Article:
Diablo II Soundtrack
|Diablo II Soundtrack|
|Soundtrack album by Matt Uelmen|
|Released||June 30, 2000|
|Recorded||Redwood City, Oakland, and San Mateo, California, April 1997 - March 2000|
|Genre||Video game soundtrack|
Diablo II Soundtrack is the soundtrack of video game music from Diablo II (PC). It features music composed by Matt Uelmen for the game. It was released on June 30, 2000 as part of the Diablo II Collector's Edition, and later on iTunes.
Some tracks were created by reusing the tracks from Diablo, while others by rearranging tracks that were out-takes. Other scores are combinations of parts that were created more than a year after the first game's release. A single track usually integrates recorded samples from sound libraries, live recorded instrument interpretation samples specially meant for the game (guitar, flute, oriental percussion), and electronic instruments also, making the tracks difficult for later live interpretations.
While the player visits the town, the game recreates the peaceful atmosphere from the first Diablo game, so for that the theme from Act I called "Rogue" comes back with the same chords of the original piece, reproducing only a part of the original Diablo town theme. For Act II Mustafa Waiz, a percussionist, and Scott Petersen, the game's sound designer, worked on the drum samples. Waiz played on the dumbek, djembe, and finger cymbals which gave Matt Uelmen a base upon which to build tracks around.
The town theme from Act II, "Toru", makes strong statement of departure from the world of Act I while also maintaining a thematic connection to what had come before. It is the first time in the series to be used some radically different elements than the guitars and choral sounds that dominate both the original Diablo and the opening quarter of Diablo II. The foundation of the "Toru" piece is found in exciting dynamics of a Chinese wind gong. The instrument radically changes color from a steady mysterious drone to a harsh, fearsome noise, that gives exotic feeling and at the same time the pacing of the second town.
In all sequences of Act II with deserts and valleys, Arabic percussion sounds dominate. The composer was impressed by two of the Spectrasonics music libraries, Symphony of Voices and Heart of Asia. He used samples from Heart of Asia in the Harem piece from Act II. The "Crypt" track uses a sample from Symphony of Voices; the choral phrase Miserere.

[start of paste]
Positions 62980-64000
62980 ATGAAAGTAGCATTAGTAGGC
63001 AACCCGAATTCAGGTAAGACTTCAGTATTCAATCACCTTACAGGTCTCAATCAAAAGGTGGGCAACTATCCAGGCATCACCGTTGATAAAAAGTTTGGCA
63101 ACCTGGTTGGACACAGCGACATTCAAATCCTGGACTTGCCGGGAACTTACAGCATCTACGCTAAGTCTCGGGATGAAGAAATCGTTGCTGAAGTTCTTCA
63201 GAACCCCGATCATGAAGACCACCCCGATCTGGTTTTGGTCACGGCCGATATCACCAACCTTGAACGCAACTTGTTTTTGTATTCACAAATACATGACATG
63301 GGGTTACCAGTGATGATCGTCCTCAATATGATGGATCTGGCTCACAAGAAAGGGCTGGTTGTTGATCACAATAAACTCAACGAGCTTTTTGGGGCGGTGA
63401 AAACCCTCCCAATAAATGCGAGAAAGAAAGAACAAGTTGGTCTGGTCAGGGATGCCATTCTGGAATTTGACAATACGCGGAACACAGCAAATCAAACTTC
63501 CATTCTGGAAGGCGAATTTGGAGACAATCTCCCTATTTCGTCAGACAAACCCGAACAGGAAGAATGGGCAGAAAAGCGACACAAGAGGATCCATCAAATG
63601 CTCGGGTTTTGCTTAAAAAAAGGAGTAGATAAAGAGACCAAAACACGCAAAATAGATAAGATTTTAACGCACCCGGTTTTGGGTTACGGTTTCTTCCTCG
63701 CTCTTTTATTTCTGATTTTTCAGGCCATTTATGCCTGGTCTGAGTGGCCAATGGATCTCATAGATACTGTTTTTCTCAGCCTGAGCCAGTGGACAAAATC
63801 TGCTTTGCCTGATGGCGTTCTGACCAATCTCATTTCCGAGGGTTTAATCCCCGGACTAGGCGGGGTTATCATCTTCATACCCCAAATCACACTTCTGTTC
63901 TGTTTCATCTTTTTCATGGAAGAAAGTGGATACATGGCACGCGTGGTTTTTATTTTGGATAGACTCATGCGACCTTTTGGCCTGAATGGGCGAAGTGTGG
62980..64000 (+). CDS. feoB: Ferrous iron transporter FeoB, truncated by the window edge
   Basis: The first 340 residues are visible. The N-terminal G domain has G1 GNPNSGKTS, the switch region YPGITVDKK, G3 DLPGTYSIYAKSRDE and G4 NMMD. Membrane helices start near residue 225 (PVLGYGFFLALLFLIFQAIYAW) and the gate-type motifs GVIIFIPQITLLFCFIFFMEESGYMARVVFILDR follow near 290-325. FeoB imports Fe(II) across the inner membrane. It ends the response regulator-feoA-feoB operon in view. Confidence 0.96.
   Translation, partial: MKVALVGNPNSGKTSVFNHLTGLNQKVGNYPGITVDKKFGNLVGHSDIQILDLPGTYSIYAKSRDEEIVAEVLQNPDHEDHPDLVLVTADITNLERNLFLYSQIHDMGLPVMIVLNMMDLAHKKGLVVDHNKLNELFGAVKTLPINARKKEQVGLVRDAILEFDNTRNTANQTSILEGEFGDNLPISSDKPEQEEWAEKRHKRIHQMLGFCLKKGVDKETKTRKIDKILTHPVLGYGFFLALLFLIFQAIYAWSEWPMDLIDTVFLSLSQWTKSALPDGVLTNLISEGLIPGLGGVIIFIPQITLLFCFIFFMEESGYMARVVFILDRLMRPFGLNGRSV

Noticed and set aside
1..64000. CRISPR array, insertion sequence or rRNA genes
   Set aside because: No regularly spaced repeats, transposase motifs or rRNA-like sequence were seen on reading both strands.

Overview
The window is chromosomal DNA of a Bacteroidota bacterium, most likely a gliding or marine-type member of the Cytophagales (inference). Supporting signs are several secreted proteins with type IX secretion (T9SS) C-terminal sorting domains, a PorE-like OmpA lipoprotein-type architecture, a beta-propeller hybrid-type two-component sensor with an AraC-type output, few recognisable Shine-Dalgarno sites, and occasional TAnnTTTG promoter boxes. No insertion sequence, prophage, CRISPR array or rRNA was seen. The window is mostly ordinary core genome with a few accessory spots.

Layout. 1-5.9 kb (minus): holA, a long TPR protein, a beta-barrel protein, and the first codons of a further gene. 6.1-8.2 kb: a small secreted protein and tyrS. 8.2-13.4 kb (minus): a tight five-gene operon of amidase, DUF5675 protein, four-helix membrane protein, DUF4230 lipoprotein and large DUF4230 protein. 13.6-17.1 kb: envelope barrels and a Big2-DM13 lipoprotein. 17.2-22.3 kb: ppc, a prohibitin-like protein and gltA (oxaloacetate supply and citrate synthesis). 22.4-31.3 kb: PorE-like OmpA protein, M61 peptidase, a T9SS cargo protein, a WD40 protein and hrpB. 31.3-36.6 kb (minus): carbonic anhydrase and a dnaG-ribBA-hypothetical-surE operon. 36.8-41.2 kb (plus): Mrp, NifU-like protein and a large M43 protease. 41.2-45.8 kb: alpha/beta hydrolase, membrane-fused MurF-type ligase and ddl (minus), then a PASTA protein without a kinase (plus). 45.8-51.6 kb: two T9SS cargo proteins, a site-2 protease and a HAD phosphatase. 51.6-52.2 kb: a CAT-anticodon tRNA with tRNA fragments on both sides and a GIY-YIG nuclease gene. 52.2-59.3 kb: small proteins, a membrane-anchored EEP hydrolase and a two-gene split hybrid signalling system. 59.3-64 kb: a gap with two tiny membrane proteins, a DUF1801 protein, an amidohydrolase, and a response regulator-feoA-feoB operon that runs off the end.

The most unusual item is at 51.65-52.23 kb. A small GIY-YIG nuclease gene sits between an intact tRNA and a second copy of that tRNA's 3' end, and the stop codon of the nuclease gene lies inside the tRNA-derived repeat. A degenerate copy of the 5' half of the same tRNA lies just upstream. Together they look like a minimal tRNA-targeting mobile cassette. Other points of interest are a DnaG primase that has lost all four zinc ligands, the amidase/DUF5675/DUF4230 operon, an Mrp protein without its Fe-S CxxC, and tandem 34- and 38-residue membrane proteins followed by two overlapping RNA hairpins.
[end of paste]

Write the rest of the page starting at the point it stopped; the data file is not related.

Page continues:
The piece "Coda" samples from Frédéric Chopin's Prelude in C Minor, opus 28, no. 20.
In 2001, Uelmen, who composed the soundtrack, and cinematic soundtrack composers Jason Hayes, Glenn Stafford and Andrea Pessino won the International Game Developers Association award for Excellence in Audio for their work on Diablo II.
The original soundtrack, which can be extracted from the game files, comprises over twenty songs totaling more than two hours in length. Because of space constraints, some songs on the CD release were edited to reduce their length, while others were left out entirely. For example, "Rogue" is a reduced-length version of the Rogue Encampment theme, and the Tristram theme was not included.
A full length collection of music from Diablo II and Diablo II: Lord of Destruction was posted to the official fansite, but has since been removed.
- "Wilderness" - 7:58
- "Rogue" - 2:58
- "Sisters" - 1:45
- "Spider" - 5:19
- "Jungle" - 2:24
- "Zakarum" - 2:56
- "Desert" - 3:38
- "Toru" - 2:57
- "Sanctuary" - 4:08
- "Crypt" - 3:31
- "Tombs" - 5:17
- "Monastery" - 5:56
- "Cave" - 3:50
- "Mesa" - 3:26
- "Leoric" - 3:06
- "Coda" - 0:56
- "Roger and Me" - 1:03
- Mustafa Waiz (djembe and dumbek)
- Scott Petersen (drums)
- Roger Weismeyer (oboe)
- Bernie Wilkens (pedal steel guitar).
- Heart of Asia, Heart of Africa and Symphony of Voices samples by Spectrasonics.
- Recorded by Scott Petersen and Matt Uelmen.
- Produced, composed, and performed by Matt Uelmen.
- "S7100360: Diablo II Soundtrack". VGMdb. Retrieved 2009-09-28.
- "Diablo II Soundtrack". VGM Rush. Retrieved 2009-09-28.
- Uelmen, Matt. "Battle.net Matt Uelmen Liner Notes". Gamasutra. Retrieved 2009-01-20.
- "1st Annual Game Developers Choice Awards". Game Developers Choice Awards. Retrieved 2012-05-14.